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Utah Watches As Congress Debates Syria Strike
Sep 09, 2013 | 622 views | 0 0 comments | 5 5 recommendations | email to a friend | print

UTAH NEWS CONNECTION

Troy Wilde

SALT LAKE CITY — Utah and much of the nation will watch as Congress opens debate today on a potential U.S. military strike on Syria. President Obama is expected to address the nation Tuesday as he pushes for military action. Obama said the Syrian regime must be punished for using chemical weapons against its own people. Opponents said the action could lead the U.S. into another costly war. 

Mattea Kramer, director of research, National Priorities Project, said a military strike will be pricey. Firing million-dollar-plus Tomahawk cruise missiles, such as those used against Libya a couple of years ago, will get expensive, Kramer warned.

"In the first hour of our strike on Libya, we launched 110 of those missiles," Kramer said.

The total bill for Libya, Kramer said, turned out to be more than $1 billion. There is no way of predicting how much military intervention in Syria would cost, she said, but she pointed out that the Bush administration had predicted that intervening in Iraq would cost no more than $60 billion. Ten years later, the bill is more than $800 billion.

Across the nation, faith communities prayed for peace over the weekend, and some plan candlelight vigils for tonight. Mery Zerkel, co-coordinator of the Wage Peace campaign, Chicago American Friends Service Committee, said her organization has had people in the region for a very long time, and they understand that Syria's problems are complicated. She pointed out that it is not just about two choices - to bomb or not to bomb.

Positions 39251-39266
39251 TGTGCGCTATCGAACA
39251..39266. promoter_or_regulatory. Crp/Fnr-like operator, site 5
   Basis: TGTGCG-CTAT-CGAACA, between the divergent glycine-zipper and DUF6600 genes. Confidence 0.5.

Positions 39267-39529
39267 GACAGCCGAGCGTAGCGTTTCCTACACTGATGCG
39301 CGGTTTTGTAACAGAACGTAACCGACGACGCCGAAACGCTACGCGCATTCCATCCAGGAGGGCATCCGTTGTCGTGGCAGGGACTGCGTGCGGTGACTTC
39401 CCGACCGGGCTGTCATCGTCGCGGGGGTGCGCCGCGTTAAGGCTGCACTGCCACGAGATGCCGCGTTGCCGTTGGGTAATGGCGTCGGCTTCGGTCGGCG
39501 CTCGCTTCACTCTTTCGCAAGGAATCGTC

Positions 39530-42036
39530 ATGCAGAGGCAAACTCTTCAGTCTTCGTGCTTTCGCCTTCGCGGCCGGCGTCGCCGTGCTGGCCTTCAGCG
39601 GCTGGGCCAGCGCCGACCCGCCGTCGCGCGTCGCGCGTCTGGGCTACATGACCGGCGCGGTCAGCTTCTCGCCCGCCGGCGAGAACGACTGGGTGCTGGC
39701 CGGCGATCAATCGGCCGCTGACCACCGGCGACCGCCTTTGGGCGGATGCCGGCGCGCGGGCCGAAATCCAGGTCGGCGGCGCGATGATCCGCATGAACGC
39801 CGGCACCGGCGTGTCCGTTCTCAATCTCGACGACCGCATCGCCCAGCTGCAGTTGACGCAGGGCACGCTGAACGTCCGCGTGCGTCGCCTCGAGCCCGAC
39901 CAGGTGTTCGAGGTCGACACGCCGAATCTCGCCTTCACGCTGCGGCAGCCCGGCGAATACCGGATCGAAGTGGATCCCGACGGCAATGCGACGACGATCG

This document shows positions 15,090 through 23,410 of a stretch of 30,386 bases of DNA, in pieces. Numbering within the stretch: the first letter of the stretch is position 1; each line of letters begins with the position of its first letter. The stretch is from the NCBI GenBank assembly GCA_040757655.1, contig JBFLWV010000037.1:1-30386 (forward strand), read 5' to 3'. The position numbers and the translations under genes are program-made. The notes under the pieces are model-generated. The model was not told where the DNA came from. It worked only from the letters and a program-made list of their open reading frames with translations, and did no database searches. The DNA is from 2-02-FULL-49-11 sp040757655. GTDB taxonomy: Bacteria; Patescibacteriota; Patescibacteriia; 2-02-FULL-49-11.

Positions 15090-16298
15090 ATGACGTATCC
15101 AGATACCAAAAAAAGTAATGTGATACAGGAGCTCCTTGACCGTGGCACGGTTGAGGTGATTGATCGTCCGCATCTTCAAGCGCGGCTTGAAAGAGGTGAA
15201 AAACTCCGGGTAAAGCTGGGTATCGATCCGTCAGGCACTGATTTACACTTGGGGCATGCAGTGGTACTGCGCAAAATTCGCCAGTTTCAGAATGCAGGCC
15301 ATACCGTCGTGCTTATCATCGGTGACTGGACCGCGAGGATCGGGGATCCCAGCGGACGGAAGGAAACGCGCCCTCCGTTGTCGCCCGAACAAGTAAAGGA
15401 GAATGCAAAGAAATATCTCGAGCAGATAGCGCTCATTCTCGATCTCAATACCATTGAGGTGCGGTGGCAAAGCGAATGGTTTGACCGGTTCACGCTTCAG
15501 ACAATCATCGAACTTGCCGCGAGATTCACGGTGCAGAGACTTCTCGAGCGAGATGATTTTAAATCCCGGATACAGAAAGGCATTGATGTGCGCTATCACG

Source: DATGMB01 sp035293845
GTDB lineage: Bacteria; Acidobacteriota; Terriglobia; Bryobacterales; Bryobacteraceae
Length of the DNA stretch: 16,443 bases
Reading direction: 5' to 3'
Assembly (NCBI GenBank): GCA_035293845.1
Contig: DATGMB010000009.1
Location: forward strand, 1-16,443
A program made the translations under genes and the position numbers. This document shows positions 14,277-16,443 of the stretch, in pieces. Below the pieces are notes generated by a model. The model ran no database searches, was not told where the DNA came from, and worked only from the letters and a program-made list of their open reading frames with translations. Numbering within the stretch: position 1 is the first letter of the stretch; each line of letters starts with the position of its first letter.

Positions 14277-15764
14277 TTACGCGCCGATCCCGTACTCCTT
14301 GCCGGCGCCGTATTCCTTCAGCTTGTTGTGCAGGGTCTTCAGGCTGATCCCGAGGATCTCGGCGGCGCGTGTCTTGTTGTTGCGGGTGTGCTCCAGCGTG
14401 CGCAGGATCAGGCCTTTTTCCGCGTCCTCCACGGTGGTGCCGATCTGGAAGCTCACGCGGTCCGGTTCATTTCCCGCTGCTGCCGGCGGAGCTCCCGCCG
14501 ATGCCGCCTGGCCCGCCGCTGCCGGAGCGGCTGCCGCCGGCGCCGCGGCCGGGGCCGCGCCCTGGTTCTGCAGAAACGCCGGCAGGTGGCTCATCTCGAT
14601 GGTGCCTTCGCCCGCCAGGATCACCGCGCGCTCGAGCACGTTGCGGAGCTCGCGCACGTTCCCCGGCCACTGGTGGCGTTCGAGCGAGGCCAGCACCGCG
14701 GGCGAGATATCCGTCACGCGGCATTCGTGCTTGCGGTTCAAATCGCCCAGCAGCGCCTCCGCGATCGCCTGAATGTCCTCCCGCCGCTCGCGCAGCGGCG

"There are more than two options. We have to look at a cease fire, the comprehensive arms embargo, the humanitarian assistance on the ground," Zerkel said.

President Obama has told reporters that he is aware of American opposition to a military strike. However, he said Congress needs to make a decision that is right for the country. 

Prof. Marjorie Cohn, Thomas Jefferson School of Law, said even if Congress approves the strike, it would be illegal under international law because the United States has not met the two conditions that the United Nations Charter requires for such action.

"Either acting in self defense or if the Security Council approves it. The Security Council has not approved this military strike," Cohn said.

Obama may have a tough time making his case to the American people. Recent polling showed nearly 60 percent of Americans oppose U.S. military action against Syria.

More information is available from the American Friends Service Committee at afsc.org; from the National Priorities Project at nationalpriorities.org; and from Reuters at reuters.com.

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